A defendant has been indicted on bank fraud charges for obtaining names, addresses and social security numbers from a web site and using the data to apply for a series of car loans over the Internet.
$13,000 Drained From This Business Owner’s Account
A woman was indicted and pleaded guilty to federal charges involving her obtaining a fraudulent driver’s license in the name of the victim, using the license to withdraw more than $13,000 from the victim’s bank account, and obtaining five department store credit cards in the victim’s name and charging approximately $4,000 on those cards.
How Online Identity Thieves Get Hold Of
Some identity theft does occur through more “old-school” methods such as stealing your wallet, raiding your business files, overhearing you give a credit card or social security number over the phone, or even raiding your business file cabinet. However, common-sense tactics such as avoiding public conversations that involve your personal or business financial information or putting locks on your file cabinets can be used to combat those threats.
Internet threats, on the other hand, are much more sophisticated and involve greater “know-how” in order to prevent them.
There are 3 basic ways cybercriminals gain access to your personal information over the web. They are:
- Phishing – Phishing is where online scammers send spam or pop-up messages to your computer and try to get you to provide personal or sensitive business information over the web. Online criminals will typically send messages that look like legitimate messages from your bank, credit card company or other financial institution. In the message, there is usually a web site link where it asks you to update your contact information.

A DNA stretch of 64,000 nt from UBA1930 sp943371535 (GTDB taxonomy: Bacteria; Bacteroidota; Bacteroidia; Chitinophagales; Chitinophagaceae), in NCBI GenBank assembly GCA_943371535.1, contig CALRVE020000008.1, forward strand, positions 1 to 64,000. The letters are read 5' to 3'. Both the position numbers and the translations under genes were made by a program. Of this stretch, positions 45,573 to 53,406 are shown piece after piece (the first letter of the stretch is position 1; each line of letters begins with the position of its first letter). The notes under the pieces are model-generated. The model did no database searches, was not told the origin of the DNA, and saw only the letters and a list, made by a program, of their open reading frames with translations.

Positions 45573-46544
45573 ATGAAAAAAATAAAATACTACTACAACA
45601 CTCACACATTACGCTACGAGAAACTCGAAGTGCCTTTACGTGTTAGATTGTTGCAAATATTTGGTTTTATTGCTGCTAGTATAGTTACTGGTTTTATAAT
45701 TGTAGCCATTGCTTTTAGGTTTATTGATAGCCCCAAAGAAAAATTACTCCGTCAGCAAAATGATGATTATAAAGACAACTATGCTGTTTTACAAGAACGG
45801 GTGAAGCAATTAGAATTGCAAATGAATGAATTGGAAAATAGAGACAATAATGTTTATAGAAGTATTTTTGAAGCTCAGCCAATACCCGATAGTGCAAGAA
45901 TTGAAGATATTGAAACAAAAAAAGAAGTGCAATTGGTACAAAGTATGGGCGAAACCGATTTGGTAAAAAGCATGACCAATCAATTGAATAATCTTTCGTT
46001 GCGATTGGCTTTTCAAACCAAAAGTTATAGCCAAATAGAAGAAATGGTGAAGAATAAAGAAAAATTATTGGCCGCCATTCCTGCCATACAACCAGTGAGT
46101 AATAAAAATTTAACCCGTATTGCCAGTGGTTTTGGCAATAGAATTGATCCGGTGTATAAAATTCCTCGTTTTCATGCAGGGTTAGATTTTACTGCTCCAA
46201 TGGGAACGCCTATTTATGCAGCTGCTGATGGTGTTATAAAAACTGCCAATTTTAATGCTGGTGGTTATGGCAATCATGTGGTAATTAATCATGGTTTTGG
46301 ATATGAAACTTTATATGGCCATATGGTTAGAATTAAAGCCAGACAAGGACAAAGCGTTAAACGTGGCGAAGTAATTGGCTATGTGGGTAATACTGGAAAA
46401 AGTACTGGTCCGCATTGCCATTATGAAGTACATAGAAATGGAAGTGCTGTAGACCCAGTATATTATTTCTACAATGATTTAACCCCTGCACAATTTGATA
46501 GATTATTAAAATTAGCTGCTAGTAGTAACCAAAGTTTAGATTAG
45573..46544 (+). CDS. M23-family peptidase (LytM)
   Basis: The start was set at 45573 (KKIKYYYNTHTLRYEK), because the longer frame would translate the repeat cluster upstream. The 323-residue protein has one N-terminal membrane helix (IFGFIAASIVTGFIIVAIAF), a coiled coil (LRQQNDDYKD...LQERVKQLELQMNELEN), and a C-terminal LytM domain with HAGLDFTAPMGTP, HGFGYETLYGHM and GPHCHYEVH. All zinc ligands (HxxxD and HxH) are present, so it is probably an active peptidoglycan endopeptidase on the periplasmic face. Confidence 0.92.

Many of these web sites look like EXACT replicas of your bank or credit card web site. However, entering your information into one of these sneaky portals means you are handing over the keys to the castle to a complete “evildoer.”
The Internet thief can now use your personal information to gain access to other private accounts, raid your business and rack up thousands of dollars in faulty charges.
Tech Support Scams. Scam artists are using the phone to try to break into your computer. They call, claiming to be computer techs associated with well-known companies like Microsoft. They say they have detected a virus or malware on your computer to trick you into giving them remote access or paying for software you don’t need. The Catch: These scammers take advantage of your reasonable concerns about viruses and other threats. They know that computer users have heard time and again that it’s important to install security software. But the purpose behind their elaborate scheme isn’t to protect your computer – it’s to take money.